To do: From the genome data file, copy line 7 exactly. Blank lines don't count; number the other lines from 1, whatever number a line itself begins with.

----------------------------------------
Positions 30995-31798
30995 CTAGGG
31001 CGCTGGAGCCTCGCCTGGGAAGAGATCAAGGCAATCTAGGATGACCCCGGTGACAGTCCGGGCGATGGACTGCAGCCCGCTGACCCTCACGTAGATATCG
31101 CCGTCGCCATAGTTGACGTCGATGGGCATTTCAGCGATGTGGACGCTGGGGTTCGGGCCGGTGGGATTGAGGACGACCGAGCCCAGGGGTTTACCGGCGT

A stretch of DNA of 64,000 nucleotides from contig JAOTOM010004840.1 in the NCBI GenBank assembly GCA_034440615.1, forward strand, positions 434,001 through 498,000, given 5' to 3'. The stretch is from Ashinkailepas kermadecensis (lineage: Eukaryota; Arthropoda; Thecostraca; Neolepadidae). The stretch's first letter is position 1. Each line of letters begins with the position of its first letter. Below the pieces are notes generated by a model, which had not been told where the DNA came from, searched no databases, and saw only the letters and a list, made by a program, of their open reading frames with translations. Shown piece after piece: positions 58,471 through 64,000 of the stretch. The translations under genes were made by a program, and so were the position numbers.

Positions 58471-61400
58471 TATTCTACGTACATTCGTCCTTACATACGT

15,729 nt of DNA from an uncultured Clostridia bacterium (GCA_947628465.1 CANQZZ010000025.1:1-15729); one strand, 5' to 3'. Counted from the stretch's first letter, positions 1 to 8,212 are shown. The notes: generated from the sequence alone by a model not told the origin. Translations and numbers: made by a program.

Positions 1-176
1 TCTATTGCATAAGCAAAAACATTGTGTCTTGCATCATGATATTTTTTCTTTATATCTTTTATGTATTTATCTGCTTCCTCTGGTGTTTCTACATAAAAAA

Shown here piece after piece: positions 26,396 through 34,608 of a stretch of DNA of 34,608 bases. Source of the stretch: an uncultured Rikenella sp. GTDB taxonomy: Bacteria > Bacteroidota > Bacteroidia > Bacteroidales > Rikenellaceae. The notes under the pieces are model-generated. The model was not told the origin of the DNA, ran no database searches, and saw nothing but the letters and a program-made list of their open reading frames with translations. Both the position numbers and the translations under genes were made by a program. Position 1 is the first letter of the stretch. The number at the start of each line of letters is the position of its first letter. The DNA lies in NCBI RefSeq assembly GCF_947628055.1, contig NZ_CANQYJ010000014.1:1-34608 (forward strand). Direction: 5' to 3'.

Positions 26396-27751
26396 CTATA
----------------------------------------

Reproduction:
58471 TATTCTACGTACATTCGTCCTTACATACGT